LOS ANGELES — Adrien Brody says he was reluctantly forced to sue the makers of a thriller film because they failed to pay his full salary.
U.S. District Judge Dale S. Fischer on Monday blocked the sale or use of Brody's likeness in "Giallo" until the Oscar winner's remaining salary is paid. The judge noted in her ruling that the actor was likely to prevail in his $2 million lawsuit against the filmmakers.
"At no point did I ever wish to be involved in a legal dispute, but after over a year of attempting to resolve this matter I was left with no other alternative," Brody said in a statement released to The Associated Press by his attorney Wednesday.
The actor sued Hannibal Pictures and U.K.-based Giallo Productions Ltd. in October, shortly before "Giallo" went on sale in the United States. In a sworn declaration, Brody claimed the filmmakers lied to him about the movie's financing and how much its Italian distribution rights were worth.
An after-hours phone message left for Martin Barab, an attorney representing the filmmakers, was not immediately returned.
The picture was shot in 2008 in Turin, Italy, and Brody is featured prominently on the DVD's cover.
Brody said he was grateful for the ruling.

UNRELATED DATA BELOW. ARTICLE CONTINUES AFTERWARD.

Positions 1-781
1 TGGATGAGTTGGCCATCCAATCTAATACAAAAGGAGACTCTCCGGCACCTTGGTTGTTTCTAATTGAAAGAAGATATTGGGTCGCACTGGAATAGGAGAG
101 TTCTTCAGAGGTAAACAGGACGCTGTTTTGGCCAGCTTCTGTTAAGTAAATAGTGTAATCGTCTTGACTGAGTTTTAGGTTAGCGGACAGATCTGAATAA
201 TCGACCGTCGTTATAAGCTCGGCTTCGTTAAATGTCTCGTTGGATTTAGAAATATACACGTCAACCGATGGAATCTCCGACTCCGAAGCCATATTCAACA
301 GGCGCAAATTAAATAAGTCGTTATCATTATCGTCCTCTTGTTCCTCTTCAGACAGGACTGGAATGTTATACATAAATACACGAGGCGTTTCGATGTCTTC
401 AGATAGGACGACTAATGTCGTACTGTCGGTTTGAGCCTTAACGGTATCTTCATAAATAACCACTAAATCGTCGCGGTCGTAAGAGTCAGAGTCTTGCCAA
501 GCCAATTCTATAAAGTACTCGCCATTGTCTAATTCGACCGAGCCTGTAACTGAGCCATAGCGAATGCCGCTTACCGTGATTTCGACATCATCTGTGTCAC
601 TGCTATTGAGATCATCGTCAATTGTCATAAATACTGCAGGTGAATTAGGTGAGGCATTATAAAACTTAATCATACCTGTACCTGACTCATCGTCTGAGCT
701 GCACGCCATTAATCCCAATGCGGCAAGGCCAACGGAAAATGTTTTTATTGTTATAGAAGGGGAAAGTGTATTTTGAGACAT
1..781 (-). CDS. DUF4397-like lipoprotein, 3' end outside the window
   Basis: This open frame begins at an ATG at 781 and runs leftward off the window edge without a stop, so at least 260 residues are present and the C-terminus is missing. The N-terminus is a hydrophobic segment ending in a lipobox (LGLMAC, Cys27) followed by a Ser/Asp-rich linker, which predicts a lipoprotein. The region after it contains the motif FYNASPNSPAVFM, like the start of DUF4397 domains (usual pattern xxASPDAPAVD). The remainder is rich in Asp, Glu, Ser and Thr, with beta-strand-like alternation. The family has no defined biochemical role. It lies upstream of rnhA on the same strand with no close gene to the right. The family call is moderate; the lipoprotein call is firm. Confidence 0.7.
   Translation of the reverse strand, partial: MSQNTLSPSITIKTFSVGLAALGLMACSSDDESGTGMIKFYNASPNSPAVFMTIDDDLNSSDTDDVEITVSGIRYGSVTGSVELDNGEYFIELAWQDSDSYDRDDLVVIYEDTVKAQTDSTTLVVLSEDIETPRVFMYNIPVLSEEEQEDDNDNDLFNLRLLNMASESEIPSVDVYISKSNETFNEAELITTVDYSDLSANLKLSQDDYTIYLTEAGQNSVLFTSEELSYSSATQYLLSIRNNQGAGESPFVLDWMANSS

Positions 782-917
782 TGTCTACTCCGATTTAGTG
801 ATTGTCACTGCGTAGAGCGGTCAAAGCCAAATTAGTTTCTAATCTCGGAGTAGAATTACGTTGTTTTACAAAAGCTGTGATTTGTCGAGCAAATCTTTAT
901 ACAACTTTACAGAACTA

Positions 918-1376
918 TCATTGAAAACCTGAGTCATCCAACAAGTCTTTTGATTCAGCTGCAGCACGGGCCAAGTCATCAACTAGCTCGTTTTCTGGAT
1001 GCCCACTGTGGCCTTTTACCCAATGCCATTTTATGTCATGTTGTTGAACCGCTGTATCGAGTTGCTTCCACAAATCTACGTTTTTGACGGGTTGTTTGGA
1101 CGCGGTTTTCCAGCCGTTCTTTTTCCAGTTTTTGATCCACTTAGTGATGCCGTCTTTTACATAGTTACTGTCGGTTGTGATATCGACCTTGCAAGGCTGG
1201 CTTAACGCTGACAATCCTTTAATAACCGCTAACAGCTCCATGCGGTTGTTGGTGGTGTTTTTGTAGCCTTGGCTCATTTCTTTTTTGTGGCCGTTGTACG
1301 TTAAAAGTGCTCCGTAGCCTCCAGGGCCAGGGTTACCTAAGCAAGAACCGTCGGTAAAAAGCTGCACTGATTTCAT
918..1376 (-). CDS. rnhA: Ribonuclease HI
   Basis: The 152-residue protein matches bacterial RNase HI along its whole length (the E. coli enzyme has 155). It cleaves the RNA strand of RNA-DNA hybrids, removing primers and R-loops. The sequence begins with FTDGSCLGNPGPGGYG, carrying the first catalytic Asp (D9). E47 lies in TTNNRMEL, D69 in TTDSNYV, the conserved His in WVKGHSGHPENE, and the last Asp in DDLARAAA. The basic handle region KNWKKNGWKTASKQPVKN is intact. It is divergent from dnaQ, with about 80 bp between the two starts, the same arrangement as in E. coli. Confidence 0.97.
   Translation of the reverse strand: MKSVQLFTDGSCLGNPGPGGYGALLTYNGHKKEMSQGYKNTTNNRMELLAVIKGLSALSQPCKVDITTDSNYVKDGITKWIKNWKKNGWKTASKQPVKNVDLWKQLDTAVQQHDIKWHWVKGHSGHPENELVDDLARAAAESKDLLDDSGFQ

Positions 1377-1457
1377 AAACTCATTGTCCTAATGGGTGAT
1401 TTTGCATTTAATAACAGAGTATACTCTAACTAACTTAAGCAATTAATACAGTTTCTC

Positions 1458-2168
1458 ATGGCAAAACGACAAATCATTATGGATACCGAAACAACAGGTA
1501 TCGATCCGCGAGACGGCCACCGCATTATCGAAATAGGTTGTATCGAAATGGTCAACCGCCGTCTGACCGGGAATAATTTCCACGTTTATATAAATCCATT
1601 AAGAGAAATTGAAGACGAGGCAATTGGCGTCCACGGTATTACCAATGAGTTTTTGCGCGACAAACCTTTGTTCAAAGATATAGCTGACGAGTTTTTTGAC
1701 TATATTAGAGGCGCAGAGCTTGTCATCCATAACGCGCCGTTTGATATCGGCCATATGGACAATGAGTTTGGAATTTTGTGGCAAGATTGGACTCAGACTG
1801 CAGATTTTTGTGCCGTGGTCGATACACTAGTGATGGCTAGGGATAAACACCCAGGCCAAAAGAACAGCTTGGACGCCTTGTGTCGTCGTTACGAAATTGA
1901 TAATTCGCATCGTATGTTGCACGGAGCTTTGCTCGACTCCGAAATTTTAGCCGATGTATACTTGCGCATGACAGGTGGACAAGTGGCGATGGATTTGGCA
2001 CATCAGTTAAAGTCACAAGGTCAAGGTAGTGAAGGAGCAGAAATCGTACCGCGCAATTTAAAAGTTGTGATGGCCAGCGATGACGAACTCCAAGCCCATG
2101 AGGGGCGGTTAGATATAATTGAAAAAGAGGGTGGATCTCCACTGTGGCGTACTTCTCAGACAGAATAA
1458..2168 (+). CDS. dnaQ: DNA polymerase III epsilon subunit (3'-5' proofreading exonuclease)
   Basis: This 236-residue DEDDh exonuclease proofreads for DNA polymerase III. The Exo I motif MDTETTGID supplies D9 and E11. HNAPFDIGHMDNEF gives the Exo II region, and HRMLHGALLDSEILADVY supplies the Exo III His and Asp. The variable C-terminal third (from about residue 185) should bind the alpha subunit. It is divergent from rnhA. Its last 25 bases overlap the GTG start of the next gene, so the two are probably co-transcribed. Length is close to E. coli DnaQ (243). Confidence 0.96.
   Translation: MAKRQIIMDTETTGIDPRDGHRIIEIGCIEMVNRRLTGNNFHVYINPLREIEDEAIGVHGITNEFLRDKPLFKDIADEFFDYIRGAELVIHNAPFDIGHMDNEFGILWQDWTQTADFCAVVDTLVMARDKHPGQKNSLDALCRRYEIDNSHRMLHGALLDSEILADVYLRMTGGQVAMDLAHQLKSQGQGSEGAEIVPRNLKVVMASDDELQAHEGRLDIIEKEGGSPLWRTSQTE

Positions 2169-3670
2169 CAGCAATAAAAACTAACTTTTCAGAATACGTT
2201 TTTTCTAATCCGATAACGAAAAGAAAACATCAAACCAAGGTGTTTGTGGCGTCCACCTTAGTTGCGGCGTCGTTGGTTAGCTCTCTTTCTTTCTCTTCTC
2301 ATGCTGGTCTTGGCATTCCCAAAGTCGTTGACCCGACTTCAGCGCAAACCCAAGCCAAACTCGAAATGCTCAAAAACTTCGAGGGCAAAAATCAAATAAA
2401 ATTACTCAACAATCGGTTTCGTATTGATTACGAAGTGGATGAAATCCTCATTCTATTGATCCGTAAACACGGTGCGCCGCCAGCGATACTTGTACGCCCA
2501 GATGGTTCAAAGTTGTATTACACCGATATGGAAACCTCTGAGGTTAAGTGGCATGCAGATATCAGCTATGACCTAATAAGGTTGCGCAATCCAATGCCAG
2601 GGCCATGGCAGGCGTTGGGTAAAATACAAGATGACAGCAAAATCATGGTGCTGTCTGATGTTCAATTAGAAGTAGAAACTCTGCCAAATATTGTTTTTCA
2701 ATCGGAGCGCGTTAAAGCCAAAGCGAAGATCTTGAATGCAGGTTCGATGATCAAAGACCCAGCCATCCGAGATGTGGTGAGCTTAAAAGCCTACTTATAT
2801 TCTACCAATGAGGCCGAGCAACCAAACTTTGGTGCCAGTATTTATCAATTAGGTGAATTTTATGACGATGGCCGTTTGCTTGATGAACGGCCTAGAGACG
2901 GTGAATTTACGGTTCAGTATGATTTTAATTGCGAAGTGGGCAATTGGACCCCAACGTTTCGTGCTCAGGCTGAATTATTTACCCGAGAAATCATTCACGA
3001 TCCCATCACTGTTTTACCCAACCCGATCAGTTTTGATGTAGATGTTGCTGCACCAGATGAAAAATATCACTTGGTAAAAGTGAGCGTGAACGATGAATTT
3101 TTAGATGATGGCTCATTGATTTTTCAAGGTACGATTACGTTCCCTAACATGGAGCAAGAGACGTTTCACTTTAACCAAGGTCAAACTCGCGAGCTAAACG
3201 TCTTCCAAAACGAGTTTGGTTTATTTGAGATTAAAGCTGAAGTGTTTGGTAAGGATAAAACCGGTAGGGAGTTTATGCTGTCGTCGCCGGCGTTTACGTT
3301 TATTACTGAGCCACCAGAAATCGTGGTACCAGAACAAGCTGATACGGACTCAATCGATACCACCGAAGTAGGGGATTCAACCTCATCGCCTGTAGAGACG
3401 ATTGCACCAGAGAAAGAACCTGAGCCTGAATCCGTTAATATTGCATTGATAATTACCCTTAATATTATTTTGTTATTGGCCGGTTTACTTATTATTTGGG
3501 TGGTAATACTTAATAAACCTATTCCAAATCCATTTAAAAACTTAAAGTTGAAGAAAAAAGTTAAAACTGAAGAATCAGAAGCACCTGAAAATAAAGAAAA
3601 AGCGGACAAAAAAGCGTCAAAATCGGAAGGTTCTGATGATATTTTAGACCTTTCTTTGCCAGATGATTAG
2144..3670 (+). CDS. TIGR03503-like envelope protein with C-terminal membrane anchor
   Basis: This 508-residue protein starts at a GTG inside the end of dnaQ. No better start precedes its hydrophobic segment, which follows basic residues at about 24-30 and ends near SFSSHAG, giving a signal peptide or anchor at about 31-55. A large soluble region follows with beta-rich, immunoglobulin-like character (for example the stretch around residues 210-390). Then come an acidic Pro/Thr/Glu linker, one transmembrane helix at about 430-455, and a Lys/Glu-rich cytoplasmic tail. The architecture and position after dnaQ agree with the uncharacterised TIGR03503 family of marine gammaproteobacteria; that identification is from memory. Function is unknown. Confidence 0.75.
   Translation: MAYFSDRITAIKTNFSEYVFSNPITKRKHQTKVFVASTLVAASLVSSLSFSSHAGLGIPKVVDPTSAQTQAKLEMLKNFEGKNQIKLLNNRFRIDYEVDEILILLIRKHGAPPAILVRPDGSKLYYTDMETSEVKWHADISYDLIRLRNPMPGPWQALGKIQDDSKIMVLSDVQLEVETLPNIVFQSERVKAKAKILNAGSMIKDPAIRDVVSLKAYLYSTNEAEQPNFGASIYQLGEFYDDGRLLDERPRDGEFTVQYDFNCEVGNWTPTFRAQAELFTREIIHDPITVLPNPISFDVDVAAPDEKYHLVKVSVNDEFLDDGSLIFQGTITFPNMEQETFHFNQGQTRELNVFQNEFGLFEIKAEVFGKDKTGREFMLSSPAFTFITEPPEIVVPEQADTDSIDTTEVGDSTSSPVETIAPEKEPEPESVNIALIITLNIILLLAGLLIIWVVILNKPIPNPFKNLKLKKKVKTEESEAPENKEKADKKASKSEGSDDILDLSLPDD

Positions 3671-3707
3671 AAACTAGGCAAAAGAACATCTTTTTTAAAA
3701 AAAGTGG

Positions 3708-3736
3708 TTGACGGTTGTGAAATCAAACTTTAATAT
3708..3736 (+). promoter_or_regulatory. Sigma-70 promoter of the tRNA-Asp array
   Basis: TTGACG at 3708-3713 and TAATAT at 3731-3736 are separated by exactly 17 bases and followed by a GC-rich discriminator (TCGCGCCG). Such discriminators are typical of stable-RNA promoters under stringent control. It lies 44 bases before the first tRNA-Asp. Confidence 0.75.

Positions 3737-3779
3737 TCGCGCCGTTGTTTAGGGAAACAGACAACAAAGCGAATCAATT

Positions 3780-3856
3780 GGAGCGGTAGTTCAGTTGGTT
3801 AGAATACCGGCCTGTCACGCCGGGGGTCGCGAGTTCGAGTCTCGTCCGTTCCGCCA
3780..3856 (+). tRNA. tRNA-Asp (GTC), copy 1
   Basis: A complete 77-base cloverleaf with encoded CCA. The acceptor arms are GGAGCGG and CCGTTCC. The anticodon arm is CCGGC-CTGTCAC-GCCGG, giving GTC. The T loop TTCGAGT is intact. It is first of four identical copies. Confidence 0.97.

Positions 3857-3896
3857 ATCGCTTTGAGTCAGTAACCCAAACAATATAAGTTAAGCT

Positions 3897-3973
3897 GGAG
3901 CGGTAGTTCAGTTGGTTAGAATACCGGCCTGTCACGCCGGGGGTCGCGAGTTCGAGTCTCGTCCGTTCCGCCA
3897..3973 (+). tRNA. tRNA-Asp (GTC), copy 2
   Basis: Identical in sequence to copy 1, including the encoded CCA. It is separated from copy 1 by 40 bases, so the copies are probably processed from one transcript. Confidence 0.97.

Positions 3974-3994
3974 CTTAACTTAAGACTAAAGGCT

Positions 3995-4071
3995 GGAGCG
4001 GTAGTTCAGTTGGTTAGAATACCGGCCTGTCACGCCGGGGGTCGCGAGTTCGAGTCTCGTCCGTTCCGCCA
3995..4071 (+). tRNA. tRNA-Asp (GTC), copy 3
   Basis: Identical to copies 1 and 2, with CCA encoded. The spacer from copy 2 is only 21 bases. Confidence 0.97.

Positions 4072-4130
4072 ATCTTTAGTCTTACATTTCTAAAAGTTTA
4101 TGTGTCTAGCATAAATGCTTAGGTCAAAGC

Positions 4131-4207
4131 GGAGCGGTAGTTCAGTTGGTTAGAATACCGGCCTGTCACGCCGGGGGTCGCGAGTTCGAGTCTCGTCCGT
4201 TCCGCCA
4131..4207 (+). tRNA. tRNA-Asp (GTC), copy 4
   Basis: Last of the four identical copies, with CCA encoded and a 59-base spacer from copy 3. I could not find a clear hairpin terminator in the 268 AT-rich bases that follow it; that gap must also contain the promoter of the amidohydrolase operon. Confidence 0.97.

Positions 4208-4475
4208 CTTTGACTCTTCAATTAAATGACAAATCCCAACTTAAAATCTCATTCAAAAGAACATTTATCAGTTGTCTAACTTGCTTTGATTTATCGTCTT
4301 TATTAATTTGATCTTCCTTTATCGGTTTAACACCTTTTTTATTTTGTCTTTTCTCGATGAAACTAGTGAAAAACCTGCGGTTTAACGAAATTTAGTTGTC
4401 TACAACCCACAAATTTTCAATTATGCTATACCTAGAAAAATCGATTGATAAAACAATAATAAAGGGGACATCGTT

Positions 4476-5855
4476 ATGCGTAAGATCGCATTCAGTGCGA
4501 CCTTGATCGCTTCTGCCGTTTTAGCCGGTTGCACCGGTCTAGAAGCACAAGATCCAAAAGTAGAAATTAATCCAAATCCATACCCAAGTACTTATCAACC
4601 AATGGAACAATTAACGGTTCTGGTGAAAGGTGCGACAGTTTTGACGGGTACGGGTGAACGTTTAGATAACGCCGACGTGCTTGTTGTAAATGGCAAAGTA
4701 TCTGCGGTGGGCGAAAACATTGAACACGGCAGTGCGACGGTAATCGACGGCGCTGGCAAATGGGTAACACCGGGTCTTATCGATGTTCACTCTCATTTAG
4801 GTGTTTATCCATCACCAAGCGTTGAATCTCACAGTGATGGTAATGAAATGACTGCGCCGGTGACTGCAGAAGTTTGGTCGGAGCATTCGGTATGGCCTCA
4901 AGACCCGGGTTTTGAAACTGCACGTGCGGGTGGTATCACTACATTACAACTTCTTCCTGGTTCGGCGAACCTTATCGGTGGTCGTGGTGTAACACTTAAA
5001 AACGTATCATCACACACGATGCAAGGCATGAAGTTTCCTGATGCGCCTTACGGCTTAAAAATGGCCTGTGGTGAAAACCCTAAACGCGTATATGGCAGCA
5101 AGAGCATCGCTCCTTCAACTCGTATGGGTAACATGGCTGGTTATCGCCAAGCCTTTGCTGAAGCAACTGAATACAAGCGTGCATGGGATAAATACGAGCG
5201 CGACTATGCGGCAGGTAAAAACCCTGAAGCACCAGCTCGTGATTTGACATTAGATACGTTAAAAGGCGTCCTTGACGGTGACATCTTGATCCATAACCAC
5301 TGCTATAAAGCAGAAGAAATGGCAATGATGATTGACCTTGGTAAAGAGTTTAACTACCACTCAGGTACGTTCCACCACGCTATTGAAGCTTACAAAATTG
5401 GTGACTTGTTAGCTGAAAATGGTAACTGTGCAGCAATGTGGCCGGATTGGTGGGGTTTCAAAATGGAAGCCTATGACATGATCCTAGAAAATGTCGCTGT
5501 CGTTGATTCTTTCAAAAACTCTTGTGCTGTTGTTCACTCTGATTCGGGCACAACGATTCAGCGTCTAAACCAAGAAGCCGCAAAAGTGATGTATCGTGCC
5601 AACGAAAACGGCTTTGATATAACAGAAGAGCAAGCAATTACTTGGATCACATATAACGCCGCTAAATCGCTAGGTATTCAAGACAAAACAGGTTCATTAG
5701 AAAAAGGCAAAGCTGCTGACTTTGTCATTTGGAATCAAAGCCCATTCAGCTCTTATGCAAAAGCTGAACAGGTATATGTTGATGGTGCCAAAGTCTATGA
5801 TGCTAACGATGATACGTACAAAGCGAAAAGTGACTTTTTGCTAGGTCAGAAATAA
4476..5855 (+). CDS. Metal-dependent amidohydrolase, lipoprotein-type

"I am greatly appreciative of the court's ruling which protects me, and shows support for all artists who have been manipulated and taken advantage of by unscrupulous employers," his statement said.
Brody, 37, won an Oscar in 2003 for his role in "The Pianist."
According to the lawsuit, he agreed to defer some of his salary payments for "Giallo" after its producers informed him the film was having financial problems. As a concession, Brody was given the ability to withhold his likeness from the movie unless he was fully paid, and he is still owed $640,000, according to the suit.
His attorney, Evan Spiegel, said in a statement that the filmmakers "attempted to prey on Mr. Brody's professionalism and generosity." Spiegel said Brody agreed to defer his salary so that fellow actors and the film's crew could be paid.
"Mr. Brody has never been in a legal dispute in his 39-film career, but here the producers attempted to use economic power to overpower and take advantage of a performer," Spiegel wrote.